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State v. Job

Supreme Court of North Dakota

November 20, 2019

State of North Dakota, Plaintiff and Appellee
v.
George Ludoru Job, Defendant and Appellant

          Appeal from the District Court of Cass County, East Central Judicial District, the Honorable Steven E. McCullough, Judge.

          Reid Brady, Fargo, N.D., for plaintiff and appellee.

          Samuel Gereszek, Grand Forks, N.D., for defendant and appellant.

          OPINION

          JENSEN, JUSTICE.

         [¶1] George Job appeals from the denial of his motion to withdraw his 2008 guilty plea to the charge of aggravated assault. Job argues the district court abused its discretion by determining a manifest injustice did not result from a 2010 resentencing following the revocation of his probation. He contends the resentencing was illegal and transformed his original non-deportable offense into a deportable offense. We affirm.

         I

         [¶2] In 2008, Job plead guilty to aggravated assault, a class C felony, in violation of N.D.C.C. § 12.1-17-02. During Job's change of plea hearing, the district court informed Job of the potential deportation consequences of his plea of guilty to the aggravated assault charge. After accepting Job's plea of guilty, the court sentenced Job to one year of incarceration, all of which was suspended, and imposed a period of five years of supervised probation.

         [¶3] In 2010, the State petitioned for the revocation of Job's probation. During the probation revocation hearing, the district court informed Job of the potential deportation consequences of admitting to the probation violations. Job admitted the allegations. The court revoked Job's probation and resentenced him to 18 months of incarceration.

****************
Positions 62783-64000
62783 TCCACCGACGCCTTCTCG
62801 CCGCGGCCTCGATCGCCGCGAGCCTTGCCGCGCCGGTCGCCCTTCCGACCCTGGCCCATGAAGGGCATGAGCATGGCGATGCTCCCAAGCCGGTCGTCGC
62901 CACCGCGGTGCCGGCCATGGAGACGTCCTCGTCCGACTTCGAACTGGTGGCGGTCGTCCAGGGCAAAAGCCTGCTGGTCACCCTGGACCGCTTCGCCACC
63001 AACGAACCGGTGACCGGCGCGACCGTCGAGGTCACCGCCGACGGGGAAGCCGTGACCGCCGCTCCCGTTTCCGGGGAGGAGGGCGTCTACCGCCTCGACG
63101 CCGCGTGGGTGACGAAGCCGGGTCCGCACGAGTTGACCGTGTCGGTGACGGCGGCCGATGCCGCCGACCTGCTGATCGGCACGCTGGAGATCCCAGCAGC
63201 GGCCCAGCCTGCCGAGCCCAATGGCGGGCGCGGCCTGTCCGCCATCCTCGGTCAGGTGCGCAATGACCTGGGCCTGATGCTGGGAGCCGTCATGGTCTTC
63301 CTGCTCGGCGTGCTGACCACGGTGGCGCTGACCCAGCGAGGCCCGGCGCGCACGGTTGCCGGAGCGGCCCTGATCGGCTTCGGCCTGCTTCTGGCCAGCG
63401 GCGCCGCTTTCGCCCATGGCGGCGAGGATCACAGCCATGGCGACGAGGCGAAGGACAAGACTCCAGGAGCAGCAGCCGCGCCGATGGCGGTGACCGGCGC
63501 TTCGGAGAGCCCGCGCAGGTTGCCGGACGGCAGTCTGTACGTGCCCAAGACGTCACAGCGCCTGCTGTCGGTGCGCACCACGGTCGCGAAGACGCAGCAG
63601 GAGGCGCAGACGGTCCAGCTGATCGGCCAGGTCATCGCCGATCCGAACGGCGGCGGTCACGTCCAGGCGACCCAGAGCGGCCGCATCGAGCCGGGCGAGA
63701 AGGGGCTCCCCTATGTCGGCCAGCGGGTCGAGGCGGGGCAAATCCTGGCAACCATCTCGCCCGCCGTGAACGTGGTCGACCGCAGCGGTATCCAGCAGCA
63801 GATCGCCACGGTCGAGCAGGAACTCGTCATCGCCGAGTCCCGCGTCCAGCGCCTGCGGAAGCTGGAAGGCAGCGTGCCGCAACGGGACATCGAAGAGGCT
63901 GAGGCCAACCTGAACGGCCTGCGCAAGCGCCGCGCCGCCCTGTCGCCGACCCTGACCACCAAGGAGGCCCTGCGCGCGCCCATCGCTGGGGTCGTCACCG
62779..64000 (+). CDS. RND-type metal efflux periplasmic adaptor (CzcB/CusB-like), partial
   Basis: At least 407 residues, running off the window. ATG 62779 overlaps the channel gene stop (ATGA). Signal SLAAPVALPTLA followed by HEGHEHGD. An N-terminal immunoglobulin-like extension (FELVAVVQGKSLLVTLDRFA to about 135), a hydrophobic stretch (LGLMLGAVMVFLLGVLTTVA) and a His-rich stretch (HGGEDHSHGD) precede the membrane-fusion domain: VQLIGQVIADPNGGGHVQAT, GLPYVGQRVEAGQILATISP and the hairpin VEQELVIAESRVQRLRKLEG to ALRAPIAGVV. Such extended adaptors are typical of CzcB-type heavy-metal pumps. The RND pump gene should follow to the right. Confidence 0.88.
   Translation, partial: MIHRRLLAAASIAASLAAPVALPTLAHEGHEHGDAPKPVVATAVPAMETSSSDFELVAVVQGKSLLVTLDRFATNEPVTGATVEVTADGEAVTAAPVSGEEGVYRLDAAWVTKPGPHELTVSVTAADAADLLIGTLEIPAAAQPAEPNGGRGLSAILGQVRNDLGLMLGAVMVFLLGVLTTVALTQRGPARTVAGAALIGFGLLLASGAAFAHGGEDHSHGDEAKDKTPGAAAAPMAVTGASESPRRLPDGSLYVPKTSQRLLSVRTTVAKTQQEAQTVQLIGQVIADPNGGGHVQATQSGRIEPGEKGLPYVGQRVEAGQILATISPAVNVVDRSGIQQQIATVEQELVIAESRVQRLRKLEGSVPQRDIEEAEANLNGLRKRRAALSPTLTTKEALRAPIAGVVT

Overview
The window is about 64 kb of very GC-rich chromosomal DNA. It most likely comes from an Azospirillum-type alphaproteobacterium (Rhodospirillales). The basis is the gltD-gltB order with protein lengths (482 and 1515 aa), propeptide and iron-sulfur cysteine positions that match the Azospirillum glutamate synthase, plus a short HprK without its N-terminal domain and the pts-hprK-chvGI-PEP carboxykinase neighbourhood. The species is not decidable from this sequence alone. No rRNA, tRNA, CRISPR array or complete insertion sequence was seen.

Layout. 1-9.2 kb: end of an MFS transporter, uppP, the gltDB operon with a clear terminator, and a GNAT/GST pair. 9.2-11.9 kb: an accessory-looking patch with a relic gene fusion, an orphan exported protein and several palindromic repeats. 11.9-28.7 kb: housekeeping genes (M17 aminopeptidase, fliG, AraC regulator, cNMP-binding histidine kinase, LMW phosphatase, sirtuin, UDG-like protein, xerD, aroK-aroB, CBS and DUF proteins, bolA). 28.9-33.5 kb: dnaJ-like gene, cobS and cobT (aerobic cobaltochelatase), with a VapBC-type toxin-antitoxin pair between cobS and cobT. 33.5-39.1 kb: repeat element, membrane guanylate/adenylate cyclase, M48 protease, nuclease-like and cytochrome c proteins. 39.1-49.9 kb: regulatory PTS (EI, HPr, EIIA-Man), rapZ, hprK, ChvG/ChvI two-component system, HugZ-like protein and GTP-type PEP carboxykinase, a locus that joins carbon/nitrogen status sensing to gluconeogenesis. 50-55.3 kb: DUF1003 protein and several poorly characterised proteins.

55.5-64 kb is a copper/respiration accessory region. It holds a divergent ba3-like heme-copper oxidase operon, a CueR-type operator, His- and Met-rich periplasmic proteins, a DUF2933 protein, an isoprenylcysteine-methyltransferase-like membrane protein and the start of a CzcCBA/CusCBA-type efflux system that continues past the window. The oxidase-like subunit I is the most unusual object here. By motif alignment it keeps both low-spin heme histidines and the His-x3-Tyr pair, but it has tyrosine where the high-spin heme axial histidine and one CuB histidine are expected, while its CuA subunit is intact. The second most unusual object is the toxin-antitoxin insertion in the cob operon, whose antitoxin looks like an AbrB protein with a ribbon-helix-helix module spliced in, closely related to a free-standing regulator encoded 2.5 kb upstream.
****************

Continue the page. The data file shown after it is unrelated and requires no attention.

[¶4] In 2018, Job moved to withdraw his 2008 guilty plea. After a hearing on Job's motion, the court denied Job's motion. The district court found that Job had failed to prove the withdrawal of his guilty plea was necessary to correct a manifest injustice.

         II

         [¶5] Rule 11 of the North Dakota Rules of Criminal Procedure governs a defendant's motion to withdraw a plea of guilty. Our review of a district court's denial of a motion to withdraw a plea of guilty is under the abuse of discretion standard of review. State v. Peterson, 2019 ND 140, ¶ 20, 927 N.W.2d 74. "An abuse of discretion under N.D.R.Crim.P. 11(d) occurs when the court's legal discretion is not exercised in the interests of justice." Id. "The trial court must exercise its sound discretion in determining whether a 'manifest injustice' or a 'fair and just reason' to withdraw a guilty plea exists." State v. Bates, 2007 ND 15, ¶ 6, 726 N.W.2d 595.

         [¶6] A motion to withdraw a plea of guilty subsequent to the plea and sentencing requires the defendant to prove "the withdrawal is necessary to correct a manifest injustice." N.D.R.Crim.P. 11(d)(2). Job contends the revocation of his sentence and imposition of an eighteen month period of incarceration transformed his original suspended sentence from a non-deportable sentence into a deportable sentence. He contends the transformation compels a finding the withdrawal of his guilty plea is necessary to correct a manifest injustice.

         III

         [¶7] Job's argument depends on the immigration consequences under federal law arising from convictions of crimes of violence. He asserts that his 2008 sentence did not trigger deportation consequences under federal law, but the subsequent 2010 illegal resentencing following the revocation of his probation did trigger deportation consequences under federal law. He contends the 2010 resentencing was illegal because it imposed a sentence greater than the original suspended sentence, and if the suspended period of incarceration from the original sentence had been imposed following the revocation of his probation, there would not have been deportation consequences. His contention the 2010 sentence is illegal relates to the application of ...


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